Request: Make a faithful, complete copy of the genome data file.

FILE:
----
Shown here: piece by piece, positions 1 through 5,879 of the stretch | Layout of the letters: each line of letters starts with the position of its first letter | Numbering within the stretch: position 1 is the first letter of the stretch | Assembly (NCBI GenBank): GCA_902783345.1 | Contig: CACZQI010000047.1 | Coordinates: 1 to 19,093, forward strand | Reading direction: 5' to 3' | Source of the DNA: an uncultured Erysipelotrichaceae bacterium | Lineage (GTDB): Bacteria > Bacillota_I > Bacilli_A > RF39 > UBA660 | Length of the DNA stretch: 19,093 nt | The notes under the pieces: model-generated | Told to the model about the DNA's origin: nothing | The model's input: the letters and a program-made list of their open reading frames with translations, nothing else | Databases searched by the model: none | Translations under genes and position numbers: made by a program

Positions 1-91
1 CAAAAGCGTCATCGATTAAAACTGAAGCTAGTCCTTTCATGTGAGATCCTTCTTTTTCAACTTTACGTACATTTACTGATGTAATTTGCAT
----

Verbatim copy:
Shown here: piece by piece, positions 1 through 5,879 of the stretch | Layout of the letters: each line of letters starts with the position of its first letter | Numbering within the stretch: position 1 is the first letter of the stretch | Assembly (NCBI GenBank): GCA_902783345.1 | Contig: CACZQI010000047.1 | Coordinates: 1 to 19,093, forward strand | Reading direction: 5' to 3' | Source of the DNA: an uncultured Erysipelotrichaceae bacterium | Lineage (GTDB): Bacteria > Bacillota_I > Bacilli_A > RF39 > UBA660 | Length of the DNA stretch: 19,093 nt | The notes under the pieces: model-generated | Told to the model about the DNA's origin: nothing | The model's input: the letters and a program-made list of their open reading frames with translations, nothing else | Databases searched by the model: none | Translations under genes and position numbers: made by a program

Positions 1-91
1 CAAAAGCGTCATCGATTAAAACTGAAGCTAGTCCTTTCATGTGAGATCCTTCTTTTTCAACTTTACGTACATTTACTGATGTAATTTGCAT